GradFund’s mission is to assist graduate students throughout the process of applying for external fellowships and grants. From helping students to navigate the world of funding and learn about the opportunities available to them, to providing feedback and support as they craft their most competitive funding application, we are guided by a deep respect for the intellectual work and professional ambitions of Rutgers graduate students.
Our goal is to normalize and demystify the process of applying for funding, and to empower Rutgers graduate students to pursue external fellowships and grants. The process of applying for funding, while challenging, can have a profound effect on the professionalization of graduate scholars. When students are successful in their applications, being awarded external funding confers both distinction and financial benefits, both of which can have a transformative impact on their graduate scholarship and future careers.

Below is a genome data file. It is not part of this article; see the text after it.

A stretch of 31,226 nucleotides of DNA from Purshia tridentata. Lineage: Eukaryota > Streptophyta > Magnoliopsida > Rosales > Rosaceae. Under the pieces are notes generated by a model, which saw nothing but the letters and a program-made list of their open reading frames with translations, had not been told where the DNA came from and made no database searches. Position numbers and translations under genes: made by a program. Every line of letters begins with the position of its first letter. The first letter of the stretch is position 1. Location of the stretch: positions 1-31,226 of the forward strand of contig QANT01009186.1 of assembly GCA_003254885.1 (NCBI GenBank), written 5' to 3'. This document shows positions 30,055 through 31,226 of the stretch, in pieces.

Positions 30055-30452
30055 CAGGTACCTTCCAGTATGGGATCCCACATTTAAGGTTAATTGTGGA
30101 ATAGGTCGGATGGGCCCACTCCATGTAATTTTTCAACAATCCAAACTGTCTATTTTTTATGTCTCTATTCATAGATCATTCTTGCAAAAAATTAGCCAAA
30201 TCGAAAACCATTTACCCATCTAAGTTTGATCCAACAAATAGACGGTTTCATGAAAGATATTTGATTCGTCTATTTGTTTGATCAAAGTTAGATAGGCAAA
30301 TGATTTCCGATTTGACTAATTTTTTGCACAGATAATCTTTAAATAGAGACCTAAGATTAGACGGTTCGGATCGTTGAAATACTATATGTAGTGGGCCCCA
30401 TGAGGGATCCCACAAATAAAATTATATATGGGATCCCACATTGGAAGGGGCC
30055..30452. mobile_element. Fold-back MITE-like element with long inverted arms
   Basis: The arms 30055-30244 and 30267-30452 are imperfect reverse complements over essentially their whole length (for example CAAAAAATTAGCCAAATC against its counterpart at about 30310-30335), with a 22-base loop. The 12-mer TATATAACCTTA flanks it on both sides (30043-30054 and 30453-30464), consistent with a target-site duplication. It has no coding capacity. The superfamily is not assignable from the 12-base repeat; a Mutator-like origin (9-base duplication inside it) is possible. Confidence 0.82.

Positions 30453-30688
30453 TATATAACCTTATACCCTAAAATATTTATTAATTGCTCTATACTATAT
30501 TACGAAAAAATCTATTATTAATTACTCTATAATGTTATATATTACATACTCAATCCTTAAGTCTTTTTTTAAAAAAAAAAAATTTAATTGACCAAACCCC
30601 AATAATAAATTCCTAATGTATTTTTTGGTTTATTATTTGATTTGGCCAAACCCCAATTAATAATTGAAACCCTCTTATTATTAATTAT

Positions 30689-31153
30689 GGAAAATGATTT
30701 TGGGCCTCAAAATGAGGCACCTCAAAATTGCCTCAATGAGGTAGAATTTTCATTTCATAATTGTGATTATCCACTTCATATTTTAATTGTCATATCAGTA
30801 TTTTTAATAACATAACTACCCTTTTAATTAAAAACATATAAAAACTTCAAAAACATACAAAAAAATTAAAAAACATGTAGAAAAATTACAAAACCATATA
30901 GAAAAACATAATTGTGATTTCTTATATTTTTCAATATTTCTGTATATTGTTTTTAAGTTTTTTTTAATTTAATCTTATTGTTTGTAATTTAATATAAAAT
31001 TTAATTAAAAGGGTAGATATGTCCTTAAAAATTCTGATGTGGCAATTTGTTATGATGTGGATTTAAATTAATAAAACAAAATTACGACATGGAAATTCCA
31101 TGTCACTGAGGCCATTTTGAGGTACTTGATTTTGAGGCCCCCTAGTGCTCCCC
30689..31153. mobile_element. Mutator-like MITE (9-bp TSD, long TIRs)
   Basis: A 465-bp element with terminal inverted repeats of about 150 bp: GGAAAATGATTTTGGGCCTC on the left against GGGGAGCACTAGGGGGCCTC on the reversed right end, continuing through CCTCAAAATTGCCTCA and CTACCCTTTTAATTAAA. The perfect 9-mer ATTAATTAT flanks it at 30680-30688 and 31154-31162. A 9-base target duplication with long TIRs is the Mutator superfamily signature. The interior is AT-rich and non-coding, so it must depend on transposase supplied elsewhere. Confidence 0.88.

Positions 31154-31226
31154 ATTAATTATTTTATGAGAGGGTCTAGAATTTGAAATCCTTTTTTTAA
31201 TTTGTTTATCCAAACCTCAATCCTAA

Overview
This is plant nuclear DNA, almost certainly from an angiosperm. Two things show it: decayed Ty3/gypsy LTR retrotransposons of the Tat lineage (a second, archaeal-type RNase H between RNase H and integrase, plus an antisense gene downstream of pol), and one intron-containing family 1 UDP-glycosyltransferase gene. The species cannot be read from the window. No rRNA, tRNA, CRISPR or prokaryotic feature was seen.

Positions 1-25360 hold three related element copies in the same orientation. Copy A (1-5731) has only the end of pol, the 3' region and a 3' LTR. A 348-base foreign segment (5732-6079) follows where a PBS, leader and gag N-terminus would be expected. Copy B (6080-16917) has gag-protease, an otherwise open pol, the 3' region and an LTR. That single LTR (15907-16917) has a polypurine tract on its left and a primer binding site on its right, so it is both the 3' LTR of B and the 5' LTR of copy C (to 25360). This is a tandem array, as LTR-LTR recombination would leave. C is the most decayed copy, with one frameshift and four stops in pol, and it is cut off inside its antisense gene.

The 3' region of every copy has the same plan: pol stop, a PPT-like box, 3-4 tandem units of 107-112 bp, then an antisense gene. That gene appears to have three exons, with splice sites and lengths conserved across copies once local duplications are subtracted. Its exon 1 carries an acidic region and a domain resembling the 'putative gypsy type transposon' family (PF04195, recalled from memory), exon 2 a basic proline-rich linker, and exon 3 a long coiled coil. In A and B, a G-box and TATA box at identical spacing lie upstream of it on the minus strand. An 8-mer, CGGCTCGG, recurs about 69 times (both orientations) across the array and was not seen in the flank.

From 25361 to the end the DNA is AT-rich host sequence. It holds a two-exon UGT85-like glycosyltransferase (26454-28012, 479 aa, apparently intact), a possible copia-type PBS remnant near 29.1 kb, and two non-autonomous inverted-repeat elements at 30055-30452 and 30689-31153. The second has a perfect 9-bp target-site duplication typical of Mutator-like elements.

Admittedly, applying for graduate funding can be an intimidating and overwhelming task. There are thousands of funders and awards, wading through the information and identifying the awards a student is eligible to apply for at a particular moment of their graduate career can be time-consuming and confusing. Additionally, a student may become disheartened to realize that in the end, they are eligible to apply for only one or two opportunities or conversely, the student may be overwhelmed by the many options available to them. Applications can be lengthy and challenging, and must be submitted up to a year in advance of when funding becomes available, making it challenging to plan ahead and incorporate these applications into busy graduate student schedules. The particularities of funder goals, review procedures and audiences, criteria and cultures necessitate careful framing of research projects in ways that are often foreign to graduate students.